STIR User's and Developer's Meeting at MIC 2016

Chairs

Where and when

IEEE Medical Imaging Conference, Strasbourg, France
Thursday, November 3, 2016, 19:00 - 21:00, Room Varsovie, Palais de la Musique et des Congrès

Summary

STIR is Open Source software for use in tomographic imaging. Its aim is to provide a Multi-Platform Object-Oriented framework for all data manipulations in tomographic imaging. Currently, the emphasis is on image reconstruction in emission tomography (PET and SPECT) but other imaging modalities can be added in the future.

During this annual meeting experienced users and developers During this annual meeting experienced users and developers will present their recent work with STIR with the emphasis on software and algorithmic development. Additional time will be allocated for discussion between the speakers and the audience. If interested in presenting, contact the chairs before the 15th of September.

The event is free but priority will be given to those that have reserved, as only limited space is available. Thanks to our sponsors, free lunch boxes will be provided for those who registered first.

Please register here.

For up-to-date information please always check the STIR website.

Agenda

19.00 Opening
19.05
Recent developments in STIR: Improvements in scatter correction and new tools for developers and researchers
Nikos Efthimiou, Institute of Nuclear Medicine, University College London (UK)

Abstract: Current scatter correction in STIR relies on a series of bash scripts which sequentially called STIR executables limiting their use in Unix-based platforms. This procedure is replaced by a single executable with a single header file. In order to achieve this, STIR library has been modified and extended with new options for developers and users. This seminar will present a summary of the scatter correction developments and some new functionalities which greatly enhance flexibility.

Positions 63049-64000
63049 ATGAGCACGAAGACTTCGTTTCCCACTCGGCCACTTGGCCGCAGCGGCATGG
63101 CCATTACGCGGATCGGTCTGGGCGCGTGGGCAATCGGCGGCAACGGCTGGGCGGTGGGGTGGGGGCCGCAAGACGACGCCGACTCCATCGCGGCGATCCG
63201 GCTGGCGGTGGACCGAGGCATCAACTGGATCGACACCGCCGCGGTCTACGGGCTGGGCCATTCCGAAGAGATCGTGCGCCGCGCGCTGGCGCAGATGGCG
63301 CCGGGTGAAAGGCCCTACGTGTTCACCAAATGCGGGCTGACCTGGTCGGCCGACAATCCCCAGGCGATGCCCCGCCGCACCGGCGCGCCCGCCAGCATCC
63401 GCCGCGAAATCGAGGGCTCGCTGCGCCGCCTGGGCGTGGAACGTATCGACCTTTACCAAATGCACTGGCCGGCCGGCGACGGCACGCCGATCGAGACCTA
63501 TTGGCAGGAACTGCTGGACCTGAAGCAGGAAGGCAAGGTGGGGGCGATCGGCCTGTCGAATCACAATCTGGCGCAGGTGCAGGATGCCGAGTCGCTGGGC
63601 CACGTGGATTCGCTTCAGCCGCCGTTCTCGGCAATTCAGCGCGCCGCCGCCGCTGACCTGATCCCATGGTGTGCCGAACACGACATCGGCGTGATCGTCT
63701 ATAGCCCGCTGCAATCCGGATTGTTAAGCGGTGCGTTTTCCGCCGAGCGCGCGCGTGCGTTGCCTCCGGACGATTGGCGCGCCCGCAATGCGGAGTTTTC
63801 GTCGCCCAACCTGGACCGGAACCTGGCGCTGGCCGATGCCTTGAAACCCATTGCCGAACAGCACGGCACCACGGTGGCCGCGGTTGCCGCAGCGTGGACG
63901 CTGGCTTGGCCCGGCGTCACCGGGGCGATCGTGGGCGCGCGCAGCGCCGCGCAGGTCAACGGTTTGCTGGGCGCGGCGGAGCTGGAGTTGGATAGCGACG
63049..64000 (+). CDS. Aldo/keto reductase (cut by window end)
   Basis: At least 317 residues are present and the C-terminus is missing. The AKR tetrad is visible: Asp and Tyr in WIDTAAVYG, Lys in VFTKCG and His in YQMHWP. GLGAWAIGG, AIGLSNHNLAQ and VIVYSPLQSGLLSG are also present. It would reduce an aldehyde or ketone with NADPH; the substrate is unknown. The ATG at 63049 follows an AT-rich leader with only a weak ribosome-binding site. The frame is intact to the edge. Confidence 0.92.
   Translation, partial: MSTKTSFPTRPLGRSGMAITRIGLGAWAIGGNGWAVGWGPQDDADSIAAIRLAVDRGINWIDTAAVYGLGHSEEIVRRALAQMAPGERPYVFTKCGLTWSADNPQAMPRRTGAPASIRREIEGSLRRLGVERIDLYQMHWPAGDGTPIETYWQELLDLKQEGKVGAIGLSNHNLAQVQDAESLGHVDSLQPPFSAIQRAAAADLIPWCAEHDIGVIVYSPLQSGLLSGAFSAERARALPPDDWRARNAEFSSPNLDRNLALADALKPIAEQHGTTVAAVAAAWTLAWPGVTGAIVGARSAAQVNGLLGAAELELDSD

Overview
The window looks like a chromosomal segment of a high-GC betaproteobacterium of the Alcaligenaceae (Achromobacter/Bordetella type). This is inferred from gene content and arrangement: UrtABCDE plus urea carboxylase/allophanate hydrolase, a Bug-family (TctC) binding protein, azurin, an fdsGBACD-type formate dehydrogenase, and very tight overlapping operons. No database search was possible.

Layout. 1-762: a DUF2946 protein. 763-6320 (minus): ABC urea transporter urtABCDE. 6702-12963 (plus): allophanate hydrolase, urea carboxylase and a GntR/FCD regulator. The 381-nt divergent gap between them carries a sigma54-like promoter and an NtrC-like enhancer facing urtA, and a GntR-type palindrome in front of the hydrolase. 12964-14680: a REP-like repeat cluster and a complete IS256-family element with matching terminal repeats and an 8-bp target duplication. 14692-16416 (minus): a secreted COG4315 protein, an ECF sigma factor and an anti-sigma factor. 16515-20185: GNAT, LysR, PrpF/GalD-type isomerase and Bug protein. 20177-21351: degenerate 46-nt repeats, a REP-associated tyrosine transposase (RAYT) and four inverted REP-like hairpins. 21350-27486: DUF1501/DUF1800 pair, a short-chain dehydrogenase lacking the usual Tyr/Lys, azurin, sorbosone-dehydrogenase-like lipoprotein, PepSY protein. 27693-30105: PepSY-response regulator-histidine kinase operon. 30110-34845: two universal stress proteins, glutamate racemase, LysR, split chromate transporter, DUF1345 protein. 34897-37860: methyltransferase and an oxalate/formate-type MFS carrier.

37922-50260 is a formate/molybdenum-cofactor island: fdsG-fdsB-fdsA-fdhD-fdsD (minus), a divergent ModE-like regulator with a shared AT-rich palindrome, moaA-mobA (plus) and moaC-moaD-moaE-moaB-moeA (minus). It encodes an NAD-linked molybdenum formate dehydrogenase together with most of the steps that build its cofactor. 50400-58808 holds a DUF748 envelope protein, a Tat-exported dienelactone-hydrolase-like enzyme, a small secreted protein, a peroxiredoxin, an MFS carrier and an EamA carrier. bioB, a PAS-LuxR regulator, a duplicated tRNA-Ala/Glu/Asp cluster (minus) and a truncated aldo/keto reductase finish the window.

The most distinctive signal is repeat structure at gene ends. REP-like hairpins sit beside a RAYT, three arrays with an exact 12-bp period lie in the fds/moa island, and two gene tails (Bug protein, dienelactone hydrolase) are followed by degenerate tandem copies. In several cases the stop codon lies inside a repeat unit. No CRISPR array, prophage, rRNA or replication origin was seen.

19.25
Reading custom data into STIR - the first SAFIR approach
Jannis Fischer, ETH Zuerich (Switzerland)

Abstract: The SAFIR collaboration is developing a high-rate capable PET insert. Geant4 is used to simulate different geometries. To enable STIR to read the data and reconstruct images, custom classes have been written. They make it possible to read the PET crystal positions from a text file and sort coincidence events into a virtual cylindrical scanner, which can be used in the reconstruction.
19.35
Implementing Block Geometry in STIR
Parisa Khateri, ETH Zuerich (Switzerland)

Abstract: The SAFIR project is developing a small animal PET insert for a pre-clinical 7T MRI scanner. The reconstruction software will be based on the STIR library. In the current version of STIR, the scanner geometry is considered as a cylinder with single crystals encircling it. In order to increase the image resolution which is of great importance in small animal imaging, block geometry in which the scanner is constructed by blocks of single crystals is going to be implemented. To approximate the block geometry, new classes have been added to the STIR library to calculate relevant projection information. The new projection information is used to calculate the system matrix which is the main component in forward and backward projecting PET data.
19.45